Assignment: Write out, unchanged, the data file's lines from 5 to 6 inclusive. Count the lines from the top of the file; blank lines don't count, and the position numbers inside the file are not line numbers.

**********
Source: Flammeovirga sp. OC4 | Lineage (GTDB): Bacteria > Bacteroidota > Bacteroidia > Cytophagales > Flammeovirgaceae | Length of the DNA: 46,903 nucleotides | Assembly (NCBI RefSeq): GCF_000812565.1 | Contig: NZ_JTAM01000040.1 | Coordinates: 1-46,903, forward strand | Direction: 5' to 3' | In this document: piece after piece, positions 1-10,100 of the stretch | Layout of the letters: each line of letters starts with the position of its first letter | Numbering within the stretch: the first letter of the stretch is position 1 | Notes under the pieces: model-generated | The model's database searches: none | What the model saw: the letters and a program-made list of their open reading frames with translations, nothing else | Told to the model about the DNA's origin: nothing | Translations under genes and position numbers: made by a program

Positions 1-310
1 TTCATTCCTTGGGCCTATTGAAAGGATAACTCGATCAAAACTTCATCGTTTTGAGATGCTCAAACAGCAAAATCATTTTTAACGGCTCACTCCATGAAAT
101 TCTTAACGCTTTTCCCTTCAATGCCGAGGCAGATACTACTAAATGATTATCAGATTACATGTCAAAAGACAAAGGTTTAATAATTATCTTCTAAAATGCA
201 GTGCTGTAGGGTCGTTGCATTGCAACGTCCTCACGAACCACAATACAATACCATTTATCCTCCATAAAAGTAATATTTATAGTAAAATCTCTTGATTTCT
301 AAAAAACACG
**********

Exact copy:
201 GTGCTGTAGGGTCGTTGCATTGCAACGTCCTCACGAACCACAATACAATACCATTTATCCTCCATAAAAGTAATATTTATAGTAAAATCTCTTGATTTCT
301 AAAAAACACG